No, We're Not in a Currency War
This is not happening now.
Anyone paying attention to the financial media could easily get the impression that the world is hellbent on stealing the U.S. economic recovery. Central banks from Frankfurt to Beijing, the story goes, are pushing down their currencies' exchange rates against the dollar -- and against one another -- in a craven effort to make their exports cheaper.
Lest this "currency war" meme lead politicians to do anything inadvisable, let's be clear: It's a load of baloney.
True, there has been a lot of action lately in foreign-exchange markets. Even as the U.S. Federal Reserve has moved toward raising interest rates, policy makers in other major economies -- Europe, Japan and China -- have been pushing rates down, sometimes into negative territory. This has led investors to seek better returns in dollars, causing the U.S. currency's trade-weighted value to rise more than 14 percent over the past eight months and squeezing U.S. exporters such as Caterpillar and Procter & Gamble.
Central banks' policies affect currencies, but this isn't necessarily warfare. Much depends on the motives. Unfair manipulation involves resisting upward market pressure on the currency, as China did throughout much of the early 2000s: The aim of the policy, you could say, is to keep the foreign-exchange market out of equilibrium. Easing monetary policy to stimulate a flagging economy is quite different -- even if it gives exports a boost as a byproduct.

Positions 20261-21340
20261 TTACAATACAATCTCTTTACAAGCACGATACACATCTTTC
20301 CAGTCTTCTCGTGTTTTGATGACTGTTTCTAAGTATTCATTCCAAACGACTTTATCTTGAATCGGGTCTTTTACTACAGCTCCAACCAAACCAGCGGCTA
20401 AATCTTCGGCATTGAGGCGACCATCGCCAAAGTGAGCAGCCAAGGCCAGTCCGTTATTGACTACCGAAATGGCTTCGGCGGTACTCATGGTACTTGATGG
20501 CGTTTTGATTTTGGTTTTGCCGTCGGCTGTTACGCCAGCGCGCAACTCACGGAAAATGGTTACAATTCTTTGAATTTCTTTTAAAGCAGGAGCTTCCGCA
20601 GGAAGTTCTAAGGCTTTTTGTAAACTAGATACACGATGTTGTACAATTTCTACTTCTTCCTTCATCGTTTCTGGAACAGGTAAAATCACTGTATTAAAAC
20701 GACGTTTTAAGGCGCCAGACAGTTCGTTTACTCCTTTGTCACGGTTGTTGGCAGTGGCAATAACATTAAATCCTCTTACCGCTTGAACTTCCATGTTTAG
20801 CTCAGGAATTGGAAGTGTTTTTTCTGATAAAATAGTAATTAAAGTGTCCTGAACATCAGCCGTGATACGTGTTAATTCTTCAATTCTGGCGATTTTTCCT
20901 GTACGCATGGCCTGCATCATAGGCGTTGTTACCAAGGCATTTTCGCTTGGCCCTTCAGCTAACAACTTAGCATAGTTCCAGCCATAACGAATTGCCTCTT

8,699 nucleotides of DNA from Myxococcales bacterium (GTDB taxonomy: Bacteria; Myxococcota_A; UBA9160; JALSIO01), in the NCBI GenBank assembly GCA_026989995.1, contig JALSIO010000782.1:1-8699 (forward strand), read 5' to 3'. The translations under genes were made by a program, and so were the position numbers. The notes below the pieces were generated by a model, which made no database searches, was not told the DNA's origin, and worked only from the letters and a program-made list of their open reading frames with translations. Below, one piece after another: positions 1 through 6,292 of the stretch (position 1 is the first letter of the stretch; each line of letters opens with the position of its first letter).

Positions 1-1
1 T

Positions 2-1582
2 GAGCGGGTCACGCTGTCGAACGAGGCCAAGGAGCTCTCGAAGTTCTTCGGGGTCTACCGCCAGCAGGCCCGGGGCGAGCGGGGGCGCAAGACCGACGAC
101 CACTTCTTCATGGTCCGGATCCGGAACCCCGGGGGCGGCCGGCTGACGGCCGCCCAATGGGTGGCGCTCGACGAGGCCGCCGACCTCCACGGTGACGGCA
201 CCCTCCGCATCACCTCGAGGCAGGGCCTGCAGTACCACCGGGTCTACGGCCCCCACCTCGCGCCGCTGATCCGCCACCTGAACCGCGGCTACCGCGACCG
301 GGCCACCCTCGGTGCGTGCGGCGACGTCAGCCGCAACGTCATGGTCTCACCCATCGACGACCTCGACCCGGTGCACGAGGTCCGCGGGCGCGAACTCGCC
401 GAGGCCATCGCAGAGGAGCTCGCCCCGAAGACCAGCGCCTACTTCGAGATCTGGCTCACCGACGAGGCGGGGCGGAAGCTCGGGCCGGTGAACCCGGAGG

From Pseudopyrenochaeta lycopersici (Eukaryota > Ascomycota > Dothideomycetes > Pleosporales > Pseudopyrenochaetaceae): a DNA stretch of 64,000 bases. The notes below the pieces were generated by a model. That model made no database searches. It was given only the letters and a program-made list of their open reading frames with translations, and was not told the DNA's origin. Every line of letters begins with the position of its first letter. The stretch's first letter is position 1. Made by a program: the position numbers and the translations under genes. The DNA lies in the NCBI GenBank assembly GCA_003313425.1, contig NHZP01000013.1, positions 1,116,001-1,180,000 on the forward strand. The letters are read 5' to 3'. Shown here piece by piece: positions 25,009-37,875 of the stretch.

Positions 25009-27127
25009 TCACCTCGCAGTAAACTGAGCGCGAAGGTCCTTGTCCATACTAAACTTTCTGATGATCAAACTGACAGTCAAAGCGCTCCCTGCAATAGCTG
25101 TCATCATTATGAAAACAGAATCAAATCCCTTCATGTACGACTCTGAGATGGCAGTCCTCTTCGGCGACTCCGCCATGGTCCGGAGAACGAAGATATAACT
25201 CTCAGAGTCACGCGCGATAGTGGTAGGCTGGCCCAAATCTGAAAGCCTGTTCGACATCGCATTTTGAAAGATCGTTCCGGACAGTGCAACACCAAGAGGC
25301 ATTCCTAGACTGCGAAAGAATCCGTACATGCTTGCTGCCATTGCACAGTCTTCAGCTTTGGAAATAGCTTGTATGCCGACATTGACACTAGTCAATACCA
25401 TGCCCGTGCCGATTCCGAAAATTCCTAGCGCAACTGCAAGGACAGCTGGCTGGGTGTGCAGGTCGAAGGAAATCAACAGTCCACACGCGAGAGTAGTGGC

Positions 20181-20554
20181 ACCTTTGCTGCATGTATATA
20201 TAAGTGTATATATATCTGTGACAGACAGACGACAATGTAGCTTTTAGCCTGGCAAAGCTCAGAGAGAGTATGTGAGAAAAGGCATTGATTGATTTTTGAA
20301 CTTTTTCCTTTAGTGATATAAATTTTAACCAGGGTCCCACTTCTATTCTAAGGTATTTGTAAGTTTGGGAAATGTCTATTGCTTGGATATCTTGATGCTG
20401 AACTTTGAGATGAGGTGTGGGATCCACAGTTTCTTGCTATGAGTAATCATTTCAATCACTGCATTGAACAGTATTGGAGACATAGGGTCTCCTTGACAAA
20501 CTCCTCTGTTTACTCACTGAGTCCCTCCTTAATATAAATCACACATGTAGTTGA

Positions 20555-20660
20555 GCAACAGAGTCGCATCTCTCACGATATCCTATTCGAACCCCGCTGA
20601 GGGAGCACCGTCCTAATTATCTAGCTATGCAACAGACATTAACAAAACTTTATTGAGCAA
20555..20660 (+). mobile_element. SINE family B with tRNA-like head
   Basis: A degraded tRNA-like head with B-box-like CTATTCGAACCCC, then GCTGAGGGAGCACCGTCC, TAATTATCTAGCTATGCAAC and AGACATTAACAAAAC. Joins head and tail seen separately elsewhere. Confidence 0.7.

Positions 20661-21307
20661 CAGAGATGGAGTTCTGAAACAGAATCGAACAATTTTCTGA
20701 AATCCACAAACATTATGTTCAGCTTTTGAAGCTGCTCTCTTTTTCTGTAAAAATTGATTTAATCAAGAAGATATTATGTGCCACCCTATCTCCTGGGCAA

The euro area, Japan and China all have ample justification for monetary stimulus. If anything, the European Central Bank waited far too long to deploy quantitative easing to fight the region's economic malaise. Japan is struggling to emerge from its third recession in four years. China is trying to manage slowing growth and deflationary pressures.
There's even less reason to suspect trade-related motives in other emerging markets, where currencies have been plunging, too. Central banks in Russia, Brazil and elsewhere have actually been struggling to stem sharp declines in exchange rates, brought on by a combination of Western sanctions (in Russia's case), falling oil prices and investor concerns about companies' ability to pay their debts.
One way to check for unfair manipulation of exchange rates is to look at foreign reserves. Typically, manipulators buy foreign currency to keep their exchange rates artificially low, so their reserves grow. Since the dollar started rising in mid-2014, reserves in the euro area, Japan, China and most significant emerging markets have stayed flat or even declined.
Japan, China and the main emerging-market economies aren't engaged in currency warfare. Currencies are shifting because economies are diverging. And the bogus rhetoric of economic conflict is dangerous as well as wrong: If it leads governments to restrict trade, everybody will lose.
What's actually needed is closer cooperation on economic policy. That would lift some of the burden of adjustment from monetary policy and exchange rates, which have been asked to do too much. Governments repeatedly pledge to coordinate their policies more effectively -- they trot this out at every Group of 20 summit -- but never get around to it. That's a pity. But following through on the currency-war nonsense would be an even worse mistake.
To contact the senior editor responsible for Bloomberg View’s editorials: David Shipley at firstname.lastname@example.org.